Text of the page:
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Food and Development

By E.M. Young

Routledge – 2010 – 412 pages

Series: Routledge Perspectives on Development

Purchasing Options:

  • Add to CartPaperback: $48.95
    978-0-415-49800-5
    March 14th 2012
  • Add to CartHardback: $154.00
    978-0-415-49799-2
    March 14th 2012

Description

The relationship between food and development has always been controversial. Over the last thirty years, development in the north and south has failed to deliver people a decent diet. While some people have too little food and die as a consequence, some people have too much food and die from associated diseases. Furthermore, some methods of food production create social dislocation and deadly environments where biodiversity is eroded and pollution is rampant. While guaranteeing enough food for the world’s inhabitants continues to be a serious challenge, new issues about food have emerged.

Food and Development is a lively and lucidly written text which provides a clear and accessible introduction to these complex and diverse food related problems. It explores the continued prevalence of mass under nutrition in the developing world; acute food crises in some places associated with conflict; the emergence of over nutrition in the developing world and the vulnerability of the contemporary global food production system. The text identifies the major problems and analyzes factors at international, national and local scales to understand their continued prevalence. The book concludes by evaluating the potential of some oppositional forces to challenge the hegemony of the contemporary food system.

This timely and original text will be invaluable to undergraduates interested in the challenges surrounding food and development. The text is richly filled with case studies from the Global North and South to illustrate the nature and extent of these urgent issues and their interrelated nature. Each chapter contains a range of features to assist undergraduate learning, including: learning objective, key concepts, summaries, discussion questions, further reading and websites, and follow up activities.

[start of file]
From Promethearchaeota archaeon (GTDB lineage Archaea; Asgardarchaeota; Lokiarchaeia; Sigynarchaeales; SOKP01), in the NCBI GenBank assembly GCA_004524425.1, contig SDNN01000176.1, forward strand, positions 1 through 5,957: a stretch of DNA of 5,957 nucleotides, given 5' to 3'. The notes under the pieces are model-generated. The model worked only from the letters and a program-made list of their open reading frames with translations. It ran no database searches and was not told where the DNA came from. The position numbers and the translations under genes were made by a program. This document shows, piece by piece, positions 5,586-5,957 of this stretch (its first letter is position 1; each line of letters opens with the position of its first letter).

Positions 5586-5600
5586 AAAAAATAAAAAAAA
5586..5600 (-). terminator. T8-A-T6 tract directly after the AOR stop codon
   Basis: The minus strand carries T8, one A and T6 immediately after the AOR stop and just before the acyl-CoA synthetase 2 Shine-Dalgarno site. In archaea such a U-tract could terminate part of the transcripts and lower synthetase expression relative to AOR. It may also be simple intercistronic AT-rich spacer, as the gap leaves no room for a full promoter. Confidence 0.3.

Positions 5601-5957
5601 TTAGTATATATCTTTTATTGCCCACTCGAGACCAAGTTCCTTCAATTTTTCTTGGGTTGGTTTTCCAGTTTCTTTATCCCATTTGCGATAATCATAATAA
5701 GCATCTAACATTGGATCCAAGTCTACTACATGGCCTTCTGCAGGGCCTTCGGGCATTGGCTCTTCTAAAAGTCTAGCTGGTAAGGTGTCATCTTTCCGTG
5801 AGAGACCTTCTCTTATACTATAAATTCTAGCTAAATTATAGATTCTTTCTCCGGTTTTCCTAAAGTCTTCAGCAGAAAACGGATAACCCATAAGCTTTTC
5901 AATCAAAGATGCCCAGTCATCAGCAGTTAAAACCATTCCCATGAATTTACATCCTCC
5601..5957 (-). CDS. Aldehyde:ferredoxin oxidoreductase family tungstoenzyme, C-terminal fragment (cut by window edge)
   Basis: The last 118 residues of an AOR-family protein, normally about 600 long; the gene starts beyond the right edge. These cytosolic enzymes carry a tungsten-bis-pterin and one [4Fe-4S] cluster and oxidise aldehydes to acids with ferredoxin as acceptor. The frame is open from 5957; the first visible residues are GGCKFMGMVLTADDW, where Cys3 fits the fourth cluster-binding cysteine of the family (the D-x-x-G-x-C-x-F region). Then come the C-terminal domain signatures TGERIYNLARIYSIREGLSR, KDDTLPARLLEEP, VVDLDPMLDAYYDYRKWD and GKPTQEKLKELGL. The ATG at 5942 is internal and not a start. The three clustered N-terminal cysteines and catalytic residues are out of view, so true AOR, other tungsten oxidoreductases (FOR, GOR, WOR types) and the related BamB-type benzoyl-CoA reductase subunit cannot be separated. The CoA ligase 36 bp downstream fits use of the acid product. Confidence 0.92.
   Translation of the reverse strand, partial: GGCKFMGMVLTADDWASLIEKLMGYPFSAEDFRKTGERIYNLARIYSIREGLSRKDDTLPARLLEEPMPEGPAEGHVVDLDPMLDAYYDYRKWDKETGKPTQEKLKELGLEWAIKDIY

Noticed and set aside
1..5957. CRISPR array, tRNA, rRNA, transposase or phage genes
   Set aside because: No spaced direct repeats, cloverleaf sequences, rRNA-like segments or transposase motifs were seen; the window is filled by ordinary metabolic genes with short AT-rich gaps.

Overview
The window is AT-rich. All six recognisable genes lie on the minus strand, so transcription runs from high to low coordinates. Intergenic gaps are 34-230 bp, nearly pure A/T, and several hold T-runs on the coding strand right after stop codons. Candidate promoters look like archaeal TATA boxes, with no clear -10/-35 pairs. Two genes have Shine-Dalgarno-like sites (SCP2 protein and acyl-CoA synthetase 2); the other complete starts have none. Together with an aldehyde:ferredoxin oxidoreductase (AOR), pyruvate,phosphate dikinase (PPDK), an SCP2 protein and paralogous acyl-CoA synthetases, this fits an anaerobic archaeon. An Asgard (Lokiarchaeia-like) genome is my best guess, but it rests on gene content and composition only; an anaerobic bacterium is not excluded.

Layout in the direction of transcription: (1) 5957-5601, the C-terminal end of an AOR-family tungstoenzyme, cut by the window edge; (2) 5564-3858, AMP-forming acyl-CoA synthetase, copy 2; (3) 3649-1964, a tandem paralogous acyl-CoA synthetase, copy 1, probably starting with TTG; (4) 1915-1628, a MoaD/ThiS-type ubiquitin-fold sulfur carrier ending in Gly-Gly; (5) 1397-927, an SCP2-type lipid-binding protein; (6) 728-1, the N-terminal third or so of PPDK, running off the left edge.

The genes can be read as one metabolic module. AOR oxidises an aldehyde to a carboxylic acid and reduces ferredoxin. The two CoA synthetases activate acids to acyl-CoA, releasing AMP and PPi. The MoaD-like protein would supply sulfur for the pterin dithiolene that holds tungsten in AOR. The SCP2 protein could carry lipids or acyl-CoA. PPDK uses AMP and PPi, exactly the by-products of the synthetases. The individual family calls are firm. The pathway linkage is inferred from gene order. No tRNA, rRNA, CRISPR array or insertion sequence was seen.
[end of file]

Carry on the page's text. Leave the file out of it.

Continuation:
Reviews

"A fresh and sharply critical introduction to the global food system and its failings. Young’s analysis does not shy away from examining the complexities of a system that is leading simultaneously to crises of obesity and hunger. Students will appreciate both the big picture discussions and the many case studies that are presented throughout this book" – Susan M. Roberts, Professor and Chair, Department of Geography, University of Kentucky, USA

"This book provides a timely and welcome resource enabling readers to navigate the heady and somewhat heated debates that food generates, particularly where concerns about sustainable development and social justice loom large. E.M. Young has deftly synthesized academic and activist research into a coherent framework, steering a course through complex and diffuse debates around food, development and wellbeing. Students and established scholars alike will welcome this powerful but accessible analysis, which reveals the filaments of corporate power and refuses a simplistic north-south framing of key issues" Becky Elmhirst, Course Leader (BA Hons Geography), School of Environment and Technology, University of Brighton, UK

Contents

1. Introduction: Food, Politics and Power 2. The Contemporary Nature and Geography of Malnutrition 3. Theoretical Perspectives: Understanding the Patterns 4. Globalisation, Development and Malnutrition 5. National Perspectives 6. Sub-National Perspectives 7. Gender and Nutrition: The Female Case 8. Conflict and Hunger 9. Alternative Visions

Author Bio

E.M. Young is a Senior Lecturer in Geography at Staffordshire University, UK, Her core research interest is globalisation and its implications for sustainability, food security and food sovereignty.

Name: Food and Development (Paperback)Routledge 
Description: By E.M. Young. The relationship between food and development has always been controversial. Over the last thirty years, development in the north and south has failed to deliver people a decent diet. While some people have too little food and die as a consequence, some...
Categories: Development Studies, Economics and Development, Development Geography